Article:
I'm assuming it's because the state of Texas mandates specific classes to be taken, one of them being US History, while other states do it differently.  I don't know how it is in other states, but in mine, I'm required to take this course before I can even grab my associates degree.  But I'm with you, I shouldn't be taking a class I have no interest in, and yet, I'm between a rock and a hard place, because unless I'm taking these classes I have no interest in, I have no hopes of attaining a degree in anything.  Which is why I'm contemplating dropping out, or in the very least, ignoring my "core" classes to pursue classes I actually do have interest in, despite not getting a little piece of paper once I'm finished.  I'm not really interested in the job market either way; I can't imagine the suck involved in ass-kissing an employer, but I've only had to do that for jobs paying minimum wage thus far, so I wouldn't know how it is being in a position requiring a college degree.  I'd rather be an indie-something than be a cog in a machine.

As for what the higher education is supposed to be about, you and your friend are kinda wrong on it, or at least are taking the wrong things out of it. It's not to force you to memorize stuff and indoctrinate you. It's not to give you a degree to let you get a higher paying job. A university can do something that no amount of self-learning can provide, which is that it can teach you WHAT is actually out there that you can learn about. Sure, you can Google and find information about anything out there, but you can't begin to Google if you don't know the keywords or the concepts to begin searching for. That was pretty much my experience while getting my degrees: some of it was reviews and easy A's, some of it was tedious stuff I wasn't sure that I'd need, but figured it's good to know about, and A LOT of it was stuff that I hadn't even considered or didn't know existed, that I learned more about after researching on my own, but wouldn't have even bothered if no one told me about.

Also, regarding your friend, there are plenty of "other ways" to earn money as a male nurse than in the medical/caretaker field Wink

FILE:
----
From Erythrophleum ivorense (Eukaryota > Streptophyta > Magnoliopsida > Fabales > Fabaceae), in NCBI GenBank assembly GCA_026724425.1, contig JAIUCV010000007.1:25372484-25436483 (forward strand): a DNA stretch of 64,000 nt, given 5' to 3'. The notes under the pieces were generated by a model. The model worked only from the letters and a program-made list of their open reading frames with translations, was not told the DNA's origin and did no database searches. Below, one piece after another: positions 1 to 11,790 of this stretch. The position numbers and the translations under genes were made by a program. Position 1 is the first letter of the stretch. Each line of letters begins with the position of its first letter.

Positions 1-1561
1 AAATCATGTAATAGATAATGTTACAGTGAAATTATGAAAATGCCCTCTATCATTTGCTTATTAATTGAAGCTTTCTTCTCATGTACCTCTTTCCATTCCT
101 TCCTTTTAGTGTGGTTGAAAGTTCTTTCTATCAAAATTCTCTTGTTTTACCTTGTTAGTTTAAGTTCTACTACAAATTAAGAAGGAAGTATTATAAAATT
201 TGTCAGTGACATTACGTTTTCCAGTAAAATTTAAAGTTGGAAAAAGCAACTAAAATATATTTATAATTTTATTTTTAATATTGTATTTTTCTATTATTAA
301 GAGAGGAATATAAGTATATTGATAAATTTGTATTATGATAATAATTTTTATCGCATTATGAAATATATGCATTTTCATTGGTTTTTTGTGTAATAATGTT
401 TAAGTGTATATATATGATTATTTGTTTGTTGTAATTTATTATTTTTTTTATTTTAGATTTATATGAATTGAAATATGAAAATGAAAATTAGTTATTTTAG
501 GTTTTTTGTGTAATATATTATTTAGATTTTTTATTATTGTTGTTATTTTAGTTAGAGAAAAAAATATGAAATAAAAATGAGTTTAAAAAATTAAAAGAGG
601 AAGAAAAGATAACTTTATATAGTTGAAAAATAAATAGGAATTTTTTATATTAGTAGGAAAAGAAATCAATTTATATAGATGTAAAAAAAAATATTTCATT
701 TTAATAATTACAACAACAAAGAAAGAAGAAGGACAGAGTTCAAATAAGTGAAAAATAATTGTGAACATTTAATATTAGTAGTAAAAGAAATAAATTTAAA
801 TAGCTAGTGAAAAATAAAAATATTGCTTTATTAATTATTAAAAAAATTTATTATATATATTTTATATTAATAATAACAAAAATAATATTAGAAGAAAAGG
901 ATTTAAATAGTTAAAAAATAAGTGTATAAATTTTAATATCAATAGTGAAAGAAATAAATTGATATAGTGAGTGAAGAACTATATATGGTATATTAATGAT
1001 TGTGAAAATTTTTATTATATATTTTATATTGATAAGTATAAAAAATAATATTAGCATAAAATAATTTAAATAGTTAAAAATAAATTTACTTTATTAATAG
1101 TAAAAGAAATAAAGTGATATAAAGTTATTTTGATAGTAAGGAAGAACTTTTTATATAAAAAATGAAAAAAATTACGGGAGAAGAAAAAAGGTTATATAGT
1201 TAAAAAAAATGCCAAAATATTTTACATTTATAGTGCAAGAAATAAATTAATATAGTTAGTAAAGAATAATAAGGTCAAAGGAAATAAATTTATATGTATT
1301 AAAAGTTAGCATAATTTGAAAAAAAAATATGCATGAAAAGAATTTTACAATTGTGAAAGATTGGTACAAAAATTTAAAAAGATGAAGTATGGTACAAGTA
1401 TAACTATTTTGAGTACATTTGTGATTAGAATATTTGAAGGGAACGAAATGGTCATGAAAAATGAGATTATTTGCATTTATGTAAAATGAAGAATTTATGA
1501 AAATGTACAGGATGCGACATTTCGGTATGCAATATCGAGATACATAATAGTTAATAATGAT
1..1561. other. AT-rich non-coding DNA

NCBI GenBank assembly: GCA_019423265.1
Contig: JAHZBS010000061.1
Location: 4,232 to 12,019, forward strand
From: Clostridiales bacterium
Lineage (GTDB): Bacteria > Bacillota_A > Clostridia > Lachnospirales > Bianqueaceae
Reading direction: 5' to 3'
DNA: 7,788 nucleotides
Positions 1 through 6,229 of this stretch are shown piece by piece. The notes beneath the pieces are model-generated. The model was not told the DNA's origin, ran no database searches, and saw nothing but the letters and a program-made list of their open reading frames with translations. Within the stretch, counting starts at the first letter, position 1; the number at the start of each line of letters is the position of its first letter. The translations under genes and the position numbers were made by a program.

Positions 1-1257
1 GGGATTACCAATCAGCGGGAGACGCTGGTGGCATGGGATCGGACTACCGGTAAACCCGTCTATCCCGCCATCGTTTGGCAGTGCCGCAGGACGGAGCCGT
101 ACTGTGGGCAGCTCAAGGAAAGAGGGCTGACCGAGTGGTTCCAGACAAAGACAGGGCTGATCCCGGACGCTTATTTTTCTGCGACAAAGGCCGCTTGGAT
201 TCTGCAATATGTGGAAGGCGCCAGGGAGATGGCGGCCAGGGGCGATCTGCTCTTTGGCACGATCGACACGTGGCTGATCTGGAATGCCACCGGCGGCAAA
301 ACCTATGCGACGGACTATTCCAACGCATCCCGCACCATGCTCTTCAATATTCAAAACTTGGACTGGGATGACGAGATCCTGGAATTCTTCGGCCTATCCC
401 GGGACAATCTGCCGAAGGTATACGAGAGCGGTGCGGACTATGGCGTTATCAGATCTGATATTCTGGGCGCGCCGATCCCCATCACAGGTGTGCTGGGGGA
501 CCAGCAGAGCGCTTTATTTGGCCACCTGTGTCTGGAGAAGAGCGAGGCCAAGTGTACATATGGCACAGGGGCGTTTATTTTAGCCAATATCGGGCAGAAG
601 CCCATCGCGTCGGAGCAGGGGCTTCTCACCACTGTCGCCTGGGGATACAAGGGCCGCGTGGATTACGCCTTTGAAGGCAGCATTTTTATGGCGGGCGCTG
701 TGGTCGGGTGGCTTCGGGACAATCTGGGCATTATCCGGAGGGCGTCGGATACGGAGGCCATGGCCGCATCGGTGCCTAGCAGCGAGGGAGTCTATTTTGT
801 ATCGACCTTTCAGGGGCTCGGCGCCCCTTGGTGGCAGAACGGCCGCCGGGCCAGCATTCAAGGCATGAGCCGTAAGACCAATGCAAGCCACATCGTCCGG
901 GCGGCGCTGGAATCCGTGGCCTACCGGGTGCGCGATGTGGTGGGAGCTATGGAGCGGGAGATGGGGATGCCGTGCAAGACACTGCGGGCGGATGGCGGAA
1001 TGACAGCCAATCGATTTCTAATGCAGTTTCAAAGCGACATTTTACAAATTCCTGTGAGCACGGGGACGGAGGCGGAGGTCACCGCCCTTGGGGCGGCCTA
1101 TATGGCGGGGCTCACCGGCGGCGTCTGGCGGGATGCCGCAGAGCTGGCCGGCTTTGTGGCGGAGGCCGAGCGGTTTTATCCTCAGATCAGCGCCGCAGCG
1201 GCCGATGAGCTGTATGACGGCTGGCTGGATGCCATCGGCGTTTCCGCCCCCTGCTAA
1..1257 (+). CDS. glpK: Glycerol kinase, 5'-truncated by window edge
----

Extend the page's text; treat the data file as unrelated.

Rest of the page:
(Honestly, though, as long as he can handle old people shit and piss, he's going into a field that will be in huge demand, now with baby boomers retiring)

I still disagree about the point of college.  As I've mentioned elsewhere (I think...), a university was originally meant to be a safe-haven for people to go and be educated, for no reason outside of a general want for knowledge.  Nobody goes to college anymore for knowledge; they only go because most every college nowadays has some logo saying "Get a better job today!  Apply now!", and there aren't a whole lot of Americans who feel they're perfectly happy with where they are in life--so I assume, from my time working in low-paying part-time jobs.  Once, I took a sociology class, and the professor asked everyone why they went to college; most said they wanted to get a better job.  I told him I was going because I was bored of working all the time, so I guess that fits the bill, too--although, my reason now is much different than back then, but I also haven't been working 50 hours a week lately, so I figure that has something to do with it.  Anyway, there's nothing I'm going to learn in college that's going to teach me how to swing a golf club perfectly on my first try so I'll get a hole in one.  Certainly, self-learning can never provide me everything I need to know for "what's out there", but that isn't solely solved by college; I can also go out there, and learn for myself what's out there (which I doubt wouldn't be lurking somewhere on the Internet anyway.)  Though you're right; you can't learn what you don't know about, I'm generally content with what I currently do know; I'm not a complex man, I don't believe, and I'm certainly not very compelled to learn too deep on other cultures, and I have no real penchant for science, though I do enjoy reading about it (not sci-fi, the real stuff Cheesy)  Knowledge begets knowledge, and I don't believe it's accurate to say only a college can supply that hidden knowledge that apparently no other entity knows about, but for a good 4k a semester, they'll let you in on the secret.  If anything, the only thing I'd miss is the social interaction, which, as I've come to understand, is the key to getting that job you want, so I suppose I'll have to find that elsewhere if I do leave.

Besides, Ivy League colleges keep pumping out Presidents with a complete and utter disconnect from reality.  This is not normal.  I once met an Ivy Leaguer; he was a dick.  Felt he was above everyone else.  He couldn't be wrong about any subject, because if he was losing, he'd remind you that he was an Ivy Leaguer and you were welcome to suck his hoo-haw.  But I can't really speak for all of them, based on my shallow experiences.  Anyway, I don't believe the point is why is people go to college, but how colleges are trying to adapt to student desires, and the student desire generally revolves around the prospect of money, and thus, a higher social status.  But maybe I'm wrong; I base this all on the only colleges I could hope to afford, which appeal to the lower class, from where I stand.  So I'm not entirely sure why rich folks go to college.  I'll have to ask one some day.

About my friend: he still hates nursing.  I believe this is a valid point; he's planning on dropping the debt-bomb to learn to do something he doesn't like for the prospect of money.  I don't believe it's a good idea for him to pursue a career like that, especially considering there are plenty of people in the world with a genuine interest in helping other people.  He just wants to live "comfortably", as he puts it.